If I only ever had to make one db call, and only had to write one callback handler this would not be so bad. The problem is that in reality I need to make several db calls, and may need to wait until two or more are complete to do anything useful. The callbacks get out of hand quickly.

The worst problem is that debugging becomes a nightmare of epic proportions. The entire reason we use Tornado is to enable long-polling with lots of connections at the same time, and it becomes very hard to tell exactly where the problems are when lots of connections are active at the same time. Most developers (myself included) rely on stack-traces to debug our programs, but with callbacks like this you can kiss that nice stack-trace goodbye.

The Present

Motor v0.1.2 has come a long way since that time. Today a trivial DB access looks like this:

Technically you could also write it like this using motor.Op:

This is much, much better than before. Tornado’s tornado.gen module does a great job putting together a “stack-trace” when an exception is thrown and while this is certainly acceptable and useable, it still feels a little clunky. Why do we have to write motor.Op for example?

The motor.Op class exists because motor has a forward looking maintainer who was planning for the Future.

The Future(s)

disclaimer – this api is not released for Motor yet. It will come out with Motor v0.2 along with MongoDB 2.6 RC0 and PyMongo 2.7.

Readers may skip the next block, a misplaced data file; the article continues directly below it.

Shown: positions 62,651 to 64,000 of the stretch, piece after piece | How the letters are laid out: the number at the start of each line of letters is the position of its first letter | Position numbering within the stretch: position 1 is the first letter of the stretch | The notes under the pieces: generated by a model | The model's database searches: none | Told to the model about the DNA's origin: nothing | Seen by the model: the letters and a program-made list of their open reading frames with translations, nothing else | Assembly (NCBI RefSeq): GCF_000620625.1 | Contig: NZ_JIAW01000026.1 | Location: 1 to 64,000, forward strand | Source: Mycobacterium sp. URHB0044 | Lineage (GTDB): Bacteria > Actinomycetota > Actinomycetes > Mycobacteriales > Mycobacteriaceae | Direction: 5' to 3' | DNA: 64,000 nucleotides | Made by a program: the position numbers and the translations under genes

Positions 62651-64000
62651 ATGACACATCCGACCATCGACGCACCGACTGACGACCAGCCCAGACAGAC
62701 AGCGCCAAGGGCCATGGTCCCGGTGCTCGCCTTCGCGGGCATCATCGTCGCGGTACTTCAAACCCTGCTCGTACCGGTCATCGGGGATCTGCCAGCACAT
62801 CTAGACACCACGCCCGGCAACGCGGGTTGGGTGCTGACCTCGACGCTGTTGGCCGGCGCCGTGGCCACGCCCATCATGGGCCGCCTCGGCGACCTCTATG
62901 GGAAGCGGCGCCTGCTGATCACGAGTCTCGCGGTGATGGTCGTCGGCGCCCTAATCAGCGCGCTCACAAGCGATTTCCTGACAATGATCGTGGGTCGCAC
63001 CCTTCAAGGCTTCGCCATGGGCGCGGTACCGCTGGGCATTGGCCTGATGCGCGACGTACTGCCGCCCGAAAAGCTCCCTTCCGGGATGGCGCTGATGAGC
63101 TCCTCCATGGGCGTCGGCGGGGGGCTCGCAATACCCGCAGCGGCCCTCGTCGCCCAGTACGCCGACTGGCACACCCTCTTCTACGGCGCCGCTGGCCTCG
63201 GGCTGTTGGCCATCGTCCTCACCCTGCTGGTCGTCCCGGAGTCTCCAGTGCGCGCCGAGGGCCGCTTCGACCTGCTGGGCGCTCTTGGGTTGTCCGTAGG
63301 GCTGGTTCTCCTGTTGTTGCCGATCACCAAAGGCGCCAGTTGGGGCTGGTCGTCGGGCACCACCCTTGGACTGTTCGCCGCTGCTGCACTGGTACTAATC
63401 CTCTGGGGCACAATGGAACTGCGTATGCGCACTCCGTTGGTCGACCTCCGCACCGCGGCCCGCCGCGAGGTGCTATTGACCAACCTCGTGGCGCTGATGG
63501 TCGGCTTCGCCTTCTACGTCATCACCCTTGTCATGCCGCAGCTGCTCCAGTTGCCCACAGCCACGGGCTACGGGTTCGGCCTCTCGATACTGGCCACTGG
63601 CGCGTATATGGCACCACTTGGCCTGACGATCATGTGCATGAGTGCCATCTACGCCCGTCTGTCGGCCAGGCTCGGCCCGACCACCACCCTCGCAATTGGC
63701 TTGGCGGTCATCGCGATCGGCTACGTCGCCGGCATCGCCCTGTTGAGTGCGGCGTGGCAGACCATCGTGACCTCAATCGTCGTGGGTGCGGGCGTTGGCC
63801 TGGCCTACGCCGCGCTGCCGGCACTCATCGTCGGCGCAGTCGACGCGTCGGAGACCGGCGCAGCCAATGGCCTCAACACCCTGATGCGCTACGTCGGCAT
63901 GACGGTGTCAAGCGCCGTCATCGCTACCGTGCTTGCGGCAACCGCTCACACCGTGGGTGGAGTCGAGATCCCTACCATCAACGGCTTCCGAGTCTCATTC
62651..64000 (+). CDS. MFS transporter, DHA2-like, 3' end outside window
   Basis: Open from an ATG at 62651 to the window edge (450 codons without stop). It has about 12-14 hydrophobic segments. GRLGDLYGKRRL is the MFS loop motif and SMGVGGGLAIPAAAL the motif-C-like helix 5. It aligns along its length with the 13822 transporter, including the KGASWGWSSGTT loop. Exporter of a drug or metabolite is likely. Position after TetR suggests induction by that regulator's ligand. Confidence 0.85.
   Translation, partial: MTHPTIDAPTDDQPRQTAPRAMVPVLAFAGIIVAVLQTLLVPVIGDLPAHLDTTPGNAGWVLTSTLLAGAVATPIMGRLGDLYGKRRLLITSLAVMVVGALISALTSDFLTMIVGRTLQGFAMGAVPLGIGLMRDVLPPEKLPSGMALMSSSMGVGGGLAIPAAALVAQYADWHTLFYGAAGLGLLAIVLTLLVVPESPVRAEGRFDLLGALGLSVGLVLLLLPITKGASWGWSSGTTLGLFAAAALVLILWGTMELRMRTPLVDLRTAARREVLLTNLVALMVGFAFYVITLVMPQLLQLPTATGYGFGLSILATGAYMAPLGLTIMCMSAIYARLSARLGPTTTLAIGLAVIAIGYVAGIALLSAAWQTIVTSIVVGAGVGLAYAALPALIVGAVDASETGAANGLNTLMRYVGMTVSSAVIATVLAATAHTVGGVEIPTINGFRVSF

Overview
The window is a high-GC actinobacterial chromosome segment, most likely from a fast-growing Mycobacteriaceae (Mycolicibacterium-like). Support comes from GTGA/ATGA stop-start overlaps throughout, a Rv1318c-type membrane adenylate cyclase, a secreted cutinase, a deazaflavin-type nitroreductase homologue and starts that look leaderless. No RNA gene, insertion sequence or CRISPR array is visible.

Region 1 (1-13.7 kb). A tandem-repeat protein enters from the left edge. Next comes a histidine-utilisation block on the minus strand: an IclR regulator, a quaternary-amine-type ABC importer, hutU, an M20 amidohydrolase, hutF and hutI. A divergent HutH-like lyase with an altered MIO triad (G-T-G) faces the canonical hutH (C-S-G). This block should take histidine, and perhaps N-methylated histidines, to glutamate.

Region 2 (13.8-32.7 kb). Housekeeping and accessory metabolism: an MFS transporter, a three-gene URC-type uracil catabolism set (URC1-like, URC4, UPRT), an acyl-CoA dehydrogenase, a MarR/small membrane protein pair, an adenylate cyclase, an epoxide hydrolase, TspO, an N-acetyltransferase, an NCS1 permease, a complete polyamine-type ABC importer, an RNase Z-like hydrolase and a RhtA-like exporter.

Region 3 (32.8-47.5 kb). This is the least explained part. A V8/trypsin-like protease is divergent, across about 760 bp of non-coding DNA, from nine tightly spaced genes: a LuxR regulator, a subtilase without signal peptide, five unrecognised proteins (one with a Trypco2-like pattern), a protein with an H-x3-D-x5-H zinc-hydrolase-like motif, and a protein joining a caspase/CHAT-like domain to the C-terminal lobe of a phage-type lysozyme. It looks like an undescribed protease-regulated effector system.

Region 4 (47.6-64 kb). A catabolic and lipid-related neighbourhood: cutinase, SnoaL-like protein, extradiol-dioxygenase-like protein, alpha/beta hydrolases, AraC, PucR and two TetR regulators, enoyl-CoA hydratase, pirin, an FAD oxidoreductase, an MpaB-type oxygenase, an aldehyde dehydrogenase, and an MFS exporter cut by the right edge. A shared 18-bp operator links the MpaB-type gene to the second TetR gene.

With Futures, we get to write the same thing like this:

The cursor.to_list method returns a Future directly and yielding the Future blocks this coroutine, returning control to the event loop, until the result is ready. It does not get any easier than that.

Developer Cycles are Precious

For many projects the most expensive component is the time put in by the developers, or as I prefer to call them, developer cycles. One of the main reasons we use Python is for the expressiveness of the language. In my experience we can ship more features that our customers want, more quickly by developing in Python than we can in any other language.

Tornado and Motor are making it much easier to deploy asynchronous web servers than it has been in the past. The new AsyncIO library will likely continue to accelerate that trend and that’s a good thing because I really don’t have time to write a bunch of callbacks.

What business needs are you solving with asynchronous web servers?

How-To Setup DNSMadeEasy Dynamic DNS on a Synology